Earnestine & Hazel's
531 S Main St, Memphis, TN, USA
Earnestine & Hazel's Memphis Reviews
Home of the Memphis Apr 23, 2011
It's about 1:00 AM and some kids in their mid-twenties have just dragged me into a horse-drawn carriage to travel for late-night eats. "Oh, you have to try a 'soul burger'! You have to! It's a Memphis thing--best burger ever!," Andrea repeats as our carriage rolls slowly from Beale Street down South Main. Five minutes later we come to a stop at one of the most decrepit and seedy looking intersections I've ever behold with mine own eyes. "Here we are," she says happily. I look up at the dark, crumbling structure in front of me--a sign hangs precariously from the second floor casting an ominous orange glow across the sidewalk; "Earnestine & Hazel's Sundry Store". "What?! ...In there? You're joking!," I exclaim, "And just what the heck is a 'sundry store' anyway?" My reaction is exactly what this inebriated trio expected as they burst into laughter. "Just c'mon!," they say.
Walking inside is a relief; there are people sitting at tables drinking beer, a couple of cooks at the grill, a waitress, and some folks playing pool... Everything's relatively normal and chill. Sure, it's seedy enough, but most bars in my hometown rival this level of derelict and the majority are much worse. I'm comfortable in places like this. Shane leans over the bar and orders three Coors with three soul burgers, paying the woman behind the counter upfront.
"We go upstairs," Andrea tells me. The stairs are crazy, all crooked and broken, we pass a notice painted on a blue fuse-box which reads, "No dope smoken, no cursin, no freeloaden. E.H." The upstairs corridor is pitch darkness with only a bulb in the bathroom to illuminate the way. The smell of must pervades the air. There's nobody else here. "This bar used to be a brothel," she explains to me, "Check out how spooky these rooms are--I don't think anything's changed since the 40s." On old pinball machine, jukebox, and table decorate one room. I take a flash photo so I can see what exactly is in there. My digital display shows holes are everywhere in the walls. As a desensitized horror movie fan, even I have to admit that there's something really creepy about this place. "C'mon," Andrea says, "...End of the hall."
At the far end of the corridor on the right is a small room, almost as dark as the rest of the floor, except for a small red lamp and light shining in through the window from the outside "sundry" sign. As my eyes adjust to the darkness I make out a bar, a cash register, a small stereo, and an elderly black gentleman with white hair wearing a vest and straw hat sitting behind the bar on a stool. For a moment I think I'm seeing some sort of ghostly apparition. Andrea says, "This is Nate! Nate, this is Ed from Canada." "Please to meet you," the man says with a smile and a cool gravelly voice echoing a million late-nights spent serving liquor in a smoky Southern juke joint. I order two Budweisers for Andrea and I and we take a seat at the end of the bar.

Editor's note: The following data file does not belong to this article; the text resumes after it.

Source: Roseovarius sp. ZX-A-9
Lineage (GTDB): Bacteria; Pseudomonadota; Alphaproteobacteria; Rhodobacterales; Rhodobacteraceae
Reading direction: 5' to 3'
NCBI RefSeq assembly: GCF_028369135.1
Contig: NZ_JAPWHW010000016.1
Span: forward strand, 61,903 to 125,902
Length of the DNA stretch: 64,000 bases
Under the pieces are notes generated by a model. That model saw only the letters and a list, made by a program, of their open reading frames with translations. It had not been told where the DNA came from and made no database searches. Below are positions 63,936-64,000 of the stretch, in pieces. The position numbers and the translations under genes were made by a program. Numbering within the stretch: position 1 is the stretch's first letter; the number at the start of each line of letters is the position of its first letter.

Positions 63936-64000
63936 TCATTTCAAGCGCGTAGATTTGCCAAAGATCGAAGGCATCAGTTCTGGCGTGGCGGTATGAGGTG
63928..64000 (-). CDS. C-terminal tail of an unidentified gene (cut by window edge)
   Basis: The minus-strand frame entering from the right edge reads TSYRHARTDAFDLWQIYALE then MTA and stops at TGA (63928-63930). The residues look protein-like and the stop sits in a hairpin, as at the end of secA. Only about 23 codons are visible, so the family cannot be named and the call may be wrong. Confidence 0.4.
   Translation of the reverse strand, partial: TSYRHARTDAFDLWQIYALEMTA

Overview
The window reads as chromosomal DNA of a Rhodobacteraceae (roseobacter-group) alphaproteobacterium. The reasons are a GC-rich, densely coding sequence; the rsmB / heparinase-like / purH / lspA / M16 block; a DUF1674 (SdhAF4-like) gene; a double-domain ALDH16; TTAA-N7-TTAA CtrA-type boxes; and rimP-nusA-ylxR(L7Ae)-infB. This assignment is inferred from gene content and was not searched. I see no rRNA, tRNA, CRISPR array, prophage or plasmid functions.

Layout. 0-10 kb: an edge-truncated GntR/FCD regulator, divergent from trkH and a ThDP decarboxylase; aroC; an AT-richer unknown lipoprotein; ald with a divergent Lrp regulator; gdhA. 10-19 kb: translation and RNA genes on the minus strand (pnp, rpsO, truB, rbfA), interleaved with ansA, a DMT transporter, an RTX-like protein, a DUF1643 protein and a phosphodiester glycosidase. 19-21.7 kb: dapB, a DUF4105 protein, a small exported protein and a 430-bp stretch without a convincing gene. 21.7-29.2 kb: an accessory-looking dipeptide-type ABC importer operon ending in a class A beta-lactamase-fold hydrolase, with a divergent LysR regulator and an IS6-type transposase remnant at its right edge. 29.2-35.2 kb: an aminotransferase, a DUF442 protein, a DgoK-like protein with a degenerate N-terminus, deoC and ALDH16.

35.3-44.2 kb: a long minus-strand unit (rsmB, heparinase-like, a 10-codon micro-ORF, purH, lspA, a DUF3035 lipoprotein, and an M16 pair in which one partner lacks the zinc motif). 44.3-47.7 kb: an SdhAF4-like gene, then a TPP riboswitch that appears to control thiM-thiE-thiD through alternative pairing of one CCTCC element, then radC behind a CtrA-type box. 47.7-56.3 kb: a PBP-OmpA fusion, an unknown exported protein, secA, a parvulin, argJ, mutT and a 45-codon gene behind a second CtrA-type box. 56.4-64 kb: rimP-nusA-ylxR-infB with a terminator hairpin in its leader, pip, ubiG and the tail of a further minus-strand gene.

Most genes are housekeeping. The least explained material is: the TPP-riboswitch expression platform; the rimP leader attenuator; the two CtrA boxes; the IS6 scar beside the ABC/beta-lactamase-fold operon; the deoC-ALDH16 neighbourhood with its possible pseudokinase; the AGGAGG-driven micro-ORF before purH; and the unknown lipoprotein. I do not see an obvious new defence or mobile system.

A few minutes later, Shane and Andrea's boyfriend, Jay, appear in the doorway with an old guy named "Garrett" in tow. Garrett has a cigarette dangling from his lip and makes Nate-the-bartender look like a strapping lad by comparison. Behind them is the waitress with our soul burgers and it appears as though she's forgotten the Coors we ordered with them.
It doesn't look like a big deal, this burger... Sort of thin and served with a bag of plain potato chips. I'll be able to eat it in about 15 seconds flat. At first bite it doesn't taste like much more than a chewy, budget-diner hamburger. On second bite a miraculous, multicolour flavour surge envelopes my palate--it's sour, peppery, sweet, spicy, rich, warm, slightly salty and comforting. "Wow," I mumble out loud. I can't put my finger on what exactly is in this--there's cheese, caramelized onions, green peppers (I think--it's too dark in here to tell), black pepper, pickles, and... Worcestershire sauce? Maybe Worcestershire? Pickle juice? Yeah, it could be pickle juice. Old Garrett leers at me from the other end of the bar, "Not too bad, huh?" All I can do with a mouthful is nod enthusiastically in response.
As we finish eating, seven more people in the same age range as my companions come through the door. A few of them are really beautiful girls, dressed up for an evening of dancing. Turns out Nate's little corner of the world--a dark, smoky, second-floor room no bigger than most people's kitchen, in a dilapidated building at the seedy end of downtown, is the hip place to be for the twenty-somethings at 2:00 in the morning after a Saturday night out. The prettiest girl among them smiles for my camera and waits patiently as it tries in vain to locate something to focus on through the darkness.
Sadly, Nate announces last call and the evening too swiftly comes to an end. Our gang reluctantly goes back downstairs and out the front doors into a warm Memphis breeze. I realize that we never did get our Coors beers that Shane paid for, but he's so drunk on alcohol and cloud nine right now he can hardly understand a word I'm saying.
I returned the next morning to take photos of the outside of the building and found out much later that Earnestine & Hazel's cleans its grills with pickle juice. So I was right with my initial guess, but that alone can't account for how scrumptious the soul burger was as a whole. I wish I never had that burger... What am I supposed to do when I get a craving? The South Main of Memphis, Tennessee is a hell of a long way to go from the wilds of Canada.
Part of the Memphis (2011) travel blog
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